Russian jet buzzes Trump golf club's restricted skies in Bedminster, reports say

Unarmed Russian Air Force jet flies over Pentagon, Capitol, CIA, White House

Russian Surveillance Plane Flies Over Washington - US Media Reports

The fly-over is allowed under a 2002 treaty that allows Russian Federation, the United States and more than 30 other countries to fly short-notice, unarmed flights in each other's territories.

The Russian Air Force plane passed over the US Capitol, Pentagon, Joint Base Andrews, CIA, Camp David, and a secret government bunker called Mount Weather, CNN said.

The flight, which was filmed by The Associated Press, was permitted under the Open Skies Treaty.

Russian surveillance plane soared through secure airspace over Washington on Wednesday, presumably collecting intelligence as it traveled near the Pentagon, the Capitol and other government buildings, two USA officials said.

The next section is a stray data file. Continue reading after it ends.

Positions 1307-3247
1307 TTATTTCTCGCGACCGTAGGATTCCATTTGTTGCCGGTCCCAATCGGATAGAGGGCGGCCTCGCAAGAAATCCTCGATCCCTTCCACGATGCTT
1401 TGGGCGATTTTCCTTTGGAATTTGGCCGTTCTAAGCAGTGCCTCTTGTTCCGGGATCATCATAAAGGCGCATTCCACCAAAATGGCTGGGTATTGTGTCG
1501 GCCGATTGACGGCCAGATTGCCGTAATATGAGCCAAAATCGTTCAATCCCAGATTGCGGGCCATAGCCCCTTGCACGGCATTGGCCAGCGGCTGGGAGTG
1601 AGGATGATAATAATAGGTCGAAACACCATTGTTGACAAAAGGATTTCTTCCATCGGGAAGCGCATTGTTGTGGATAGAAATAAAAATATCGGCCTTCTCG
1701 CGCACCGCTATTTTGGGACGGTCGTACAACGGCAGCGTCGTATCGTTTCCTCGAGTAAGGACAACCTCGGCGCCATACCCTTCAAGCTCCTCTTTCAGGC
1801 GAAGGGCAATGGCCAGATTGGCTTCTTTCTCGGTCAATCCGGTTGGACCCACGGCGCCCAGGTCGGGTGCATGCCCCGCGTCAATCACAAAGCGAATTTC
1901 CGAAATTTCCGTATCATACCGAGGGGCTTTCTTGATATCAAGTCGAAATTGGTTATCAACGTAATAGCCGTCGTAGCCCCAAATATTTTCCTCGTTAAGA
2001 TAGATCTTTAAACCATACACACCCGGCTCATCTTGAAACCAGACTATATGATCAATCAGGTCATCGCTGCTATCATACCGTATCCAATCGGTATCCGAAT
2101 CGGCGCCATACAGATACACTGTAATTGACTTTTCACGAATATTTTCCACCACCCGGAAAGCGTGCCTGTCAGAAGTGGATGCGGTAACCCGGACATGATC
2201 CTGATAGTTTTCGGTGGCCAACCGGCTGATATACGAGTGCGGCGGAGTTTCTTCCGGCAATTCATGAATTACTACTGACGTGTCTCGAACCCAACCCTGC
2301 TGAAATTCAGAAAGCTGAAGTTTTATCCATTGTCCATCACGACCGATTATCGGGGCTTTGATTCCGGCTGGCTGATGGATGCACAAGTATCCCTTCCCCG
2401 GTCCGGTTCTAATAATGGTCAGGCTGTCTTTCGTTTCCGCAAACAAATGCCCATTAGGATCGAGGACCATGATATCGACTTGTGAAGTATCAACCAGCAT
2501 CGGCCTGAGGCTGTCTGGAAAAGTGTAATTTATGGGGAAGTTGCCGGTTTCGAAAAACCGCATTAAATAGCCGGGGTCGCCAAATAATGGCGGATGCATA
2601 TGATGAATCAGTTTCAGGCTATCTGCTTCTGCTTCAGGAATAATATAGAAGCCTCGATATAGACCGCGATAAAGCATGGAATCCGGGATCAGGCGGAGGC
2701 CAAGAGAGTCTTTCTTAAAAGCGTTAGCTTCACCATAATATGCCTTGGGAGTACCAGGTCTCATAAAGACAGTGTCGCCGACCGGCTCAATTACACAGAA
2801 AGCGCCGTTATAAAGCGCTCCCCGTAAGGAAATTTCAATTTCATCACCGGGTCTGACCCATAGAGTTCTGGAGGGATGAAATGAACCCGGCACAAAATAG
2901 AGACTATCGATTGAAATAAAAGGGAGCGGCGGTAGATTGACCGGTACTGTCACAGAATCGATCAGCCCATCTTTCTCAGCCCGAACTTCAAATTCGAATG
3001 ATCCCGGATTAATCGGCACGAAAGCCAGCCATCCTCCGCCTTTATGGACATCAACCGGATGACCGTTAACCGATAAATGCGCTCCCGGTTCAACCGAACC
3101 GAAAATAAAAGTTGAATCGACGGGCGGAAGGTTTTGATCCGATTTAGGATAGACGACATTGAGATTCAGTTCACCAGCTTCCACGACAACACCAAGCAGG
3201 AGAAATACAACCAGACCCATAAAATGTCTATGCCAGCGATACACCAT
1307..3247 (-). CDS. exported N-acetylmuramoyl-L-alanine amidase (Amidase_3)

Russian Federation typically flies Open Skies missions over command infrastructure, key locations, and other critical infrastructure, a US official said.

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One of the officials said the Russian jet flew through the Temporary Flight Restriction (TFR) airspace that was established around the golf club.

In practical terms, the treaty allows signatory states to perform observations flights over any part of the observed state party's territory to monitor military activities in conformity with the agreed quotas of such missions.

The Capitol Police issued an alert Wednesday that warned that an "authorized low-altitude aircraft" would enter restricted airspace between 11 a.m. and 3 p.m.

ABC News cited an unnamed USA official who said Russian Federation typically flies such aircraft over command and critical infrastructure.

Since the treaty entered into force in 2002, there have been more than 1,200 Open Skies flights. The treaty regulates observation flights procedures, establishes a mechanism of control over its observance, sets requirements to the aircraft and observation equipment. After each flight, the host nation gets a copy of any imagery taken by the observation aircraft. "We put together the flight plan and with a few exceptions - safety-wise or weather-wise - they are allowed to fly over pretty much the entire territory".

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